Ohio could be a major player beyond the ballot box alone in 2016. The biggest cities in Ohio, Cleveland, Cincinnati, and Columbus, are all making a push to lure the GOP Party to present its 2016 presidential candidate there. Cleveland and Columbus also competed for the chance to host the 2016 Democratic convention before Philadelphia landed it.
If they succeed, it means that these cities will earn a greater share of the spotlight in 2015 and 2016. Here are some things you need to know about them and how they help define the identity of the Buckeye State:
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The Arch City is the state capital and also Ohio's most heavily populated city. It is the third largest Midwestern city in the United States with a population of 822,553 according to 2013 estimates. Columbus is home to the Ohio State University, which is the state's flagship institution of higher education. It is also a noted hub for independent art.
On the shores of Lake Erie, Cleveland is a destination for legions of music lovers. It houses the Rock and Roll Hall of Fame, a museum that showcases the history of that music genre along with notable past and present rock and roll musicians. Cleveland is also the birthplace of Standard Oil. John D. Rockefeller founded his company there in 1870. It has remained an important manufacturing center since that time.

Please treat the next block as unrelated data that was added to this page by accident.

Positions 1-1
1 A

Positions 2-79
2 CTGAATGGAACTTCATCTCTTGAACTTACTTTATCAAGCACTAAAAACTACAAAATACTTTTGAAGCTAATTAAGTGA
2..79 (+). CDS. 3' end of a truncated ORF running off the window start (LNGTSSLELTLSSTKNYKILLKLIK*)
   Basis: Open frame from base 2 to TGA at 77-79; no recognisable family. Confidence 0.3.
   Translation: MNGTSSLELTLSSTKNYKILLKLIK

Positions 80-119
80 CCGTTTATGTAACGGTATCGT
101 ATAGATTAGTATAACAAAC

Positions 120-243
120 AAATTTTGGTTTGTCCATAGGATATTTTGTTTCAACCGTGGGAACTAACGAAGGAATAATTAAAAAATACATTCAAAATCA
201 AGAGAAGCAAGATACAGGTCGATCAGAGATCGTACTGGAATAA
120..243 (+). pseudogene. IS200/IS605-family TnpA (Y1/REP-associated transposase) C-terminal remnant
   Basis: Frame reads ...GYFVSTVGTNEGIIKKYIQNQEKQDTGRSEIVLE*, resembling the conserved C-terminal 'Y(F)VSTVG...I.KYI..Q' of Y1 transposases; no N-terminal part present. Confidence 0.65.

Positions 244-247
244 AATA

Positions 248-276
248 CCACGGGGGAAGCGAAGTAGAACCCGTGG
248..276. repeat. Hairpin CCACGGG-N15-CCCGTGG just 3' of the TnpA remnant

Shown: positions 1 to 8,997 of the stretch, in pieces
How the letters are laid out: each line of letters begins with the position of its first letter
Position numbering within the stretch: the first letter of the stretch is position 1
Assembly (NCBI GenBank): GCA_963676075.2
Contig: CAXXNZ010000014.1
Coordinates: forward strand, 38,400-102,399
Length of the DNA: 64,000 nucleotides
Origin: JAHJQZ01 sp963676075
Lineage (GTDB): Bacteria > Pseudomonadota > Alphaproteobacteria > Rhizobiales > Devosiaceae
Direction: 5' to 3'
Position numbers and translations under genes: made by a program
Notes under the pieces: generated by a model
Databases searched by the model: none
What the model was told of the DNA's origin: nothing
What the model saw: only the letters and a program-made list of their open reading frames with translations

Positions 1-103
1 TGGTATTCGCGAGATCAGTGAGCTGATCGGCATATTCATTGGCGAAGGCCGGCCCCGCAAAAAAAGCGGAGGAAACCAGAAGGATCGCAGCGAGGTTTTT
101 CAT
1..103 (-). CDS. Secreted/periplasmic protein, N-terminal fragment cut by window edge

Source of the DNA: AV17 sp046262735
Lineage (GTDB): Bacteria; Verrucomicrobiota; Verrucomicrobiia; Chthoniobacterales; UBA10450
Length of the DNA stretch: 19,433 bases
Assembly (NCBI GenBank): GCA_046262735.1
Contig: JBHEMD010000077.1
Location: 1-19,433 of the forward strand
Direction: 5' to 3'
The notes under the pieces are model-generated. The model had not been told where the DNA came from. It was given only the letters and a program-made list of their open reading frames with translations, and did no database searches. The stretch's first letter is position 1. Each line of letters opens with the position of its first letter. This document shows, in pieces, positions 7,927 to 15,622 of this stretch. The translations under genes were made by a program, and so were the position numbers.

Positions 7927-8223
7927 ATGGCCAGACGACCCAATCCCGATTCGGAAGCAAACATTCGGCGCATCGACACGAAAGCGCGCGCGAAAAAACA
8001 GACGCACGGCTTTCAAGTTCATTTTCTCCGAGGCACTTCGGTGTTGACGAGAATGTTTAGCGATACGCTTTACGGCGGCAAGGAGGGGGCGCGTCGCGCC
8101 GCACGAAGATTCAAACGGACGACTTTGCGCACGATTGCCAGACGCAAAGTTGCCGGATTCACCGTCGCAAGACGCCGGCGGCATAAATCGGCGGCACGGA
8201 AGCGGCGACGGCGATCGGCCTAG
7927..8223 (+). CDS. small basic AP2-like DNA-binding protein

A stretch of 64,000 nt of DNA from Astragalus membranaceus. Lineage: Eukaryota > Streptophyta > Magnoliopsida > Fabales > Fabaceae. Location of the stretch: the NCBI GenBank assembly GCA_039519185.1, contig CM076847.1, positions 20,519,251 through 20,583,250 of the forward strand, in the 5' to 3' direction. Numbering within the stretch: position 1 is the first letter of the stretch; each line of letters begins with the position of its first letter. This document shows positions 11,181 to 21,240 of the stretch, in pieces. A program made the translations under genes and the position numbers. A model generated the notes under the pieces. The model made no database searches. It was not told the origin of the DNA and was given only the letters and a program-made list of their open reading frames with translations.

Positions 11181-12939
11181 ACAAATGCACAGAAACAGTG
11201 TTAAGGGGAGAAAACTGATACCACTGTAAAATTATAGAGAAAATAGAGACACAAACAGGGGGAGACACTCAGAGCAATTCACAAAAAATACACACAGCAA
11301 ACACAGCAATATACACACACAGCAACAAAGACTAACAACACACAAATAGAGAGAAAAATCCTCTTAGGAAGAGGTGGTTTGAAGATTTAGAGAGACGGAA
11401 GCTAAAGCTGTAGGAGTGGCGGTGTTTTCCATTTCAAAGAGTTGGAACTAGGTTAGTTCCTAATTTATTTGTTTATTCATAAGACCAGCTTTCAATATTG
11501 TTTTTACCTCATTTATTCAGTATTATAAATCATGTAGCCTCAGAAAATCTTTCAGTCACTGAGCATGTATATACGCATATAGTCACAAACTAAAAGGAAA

The third largest city in Ohio was the first American city founded after the Revolutionary War, in 1788. Less than a century later, it earned the distinction of being the first place to establish a pro baseball team, the Cincinnati Red Stockings, in 1869. Cincinnati was once known as the Paris of America because of historic architecture dating back to the 1800s.
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The Glass City earned its namesake after it emerged as the center of the glass industry in the early 20th century. Many large glass companies started in Toledo and the Toledo Museum of Art houses a collection of all different types of glass. The city became iconic in popular culture as a result of the TV Series M*A*S*H* in the 1970s and early 1980s. Corporal Maxwell Klinger, played by actor Jaime Farr, was a Toledo resident in the series before being drafted into the Korean War.
Much like the glass industry defined Toledo, the rubber industry has defined Akron. Ohio's fifth largest city became the Rubber Capital of the World in the early 20th century after several large tire companies set up headquarters and opened manufacturing plants within the city. Akron has had an influence on what people eat for breakfast as well as transportation. The forerunner to the Quaker Oats Company, F. Schumacher Milling Company, was founded in Akron in the 1880s.
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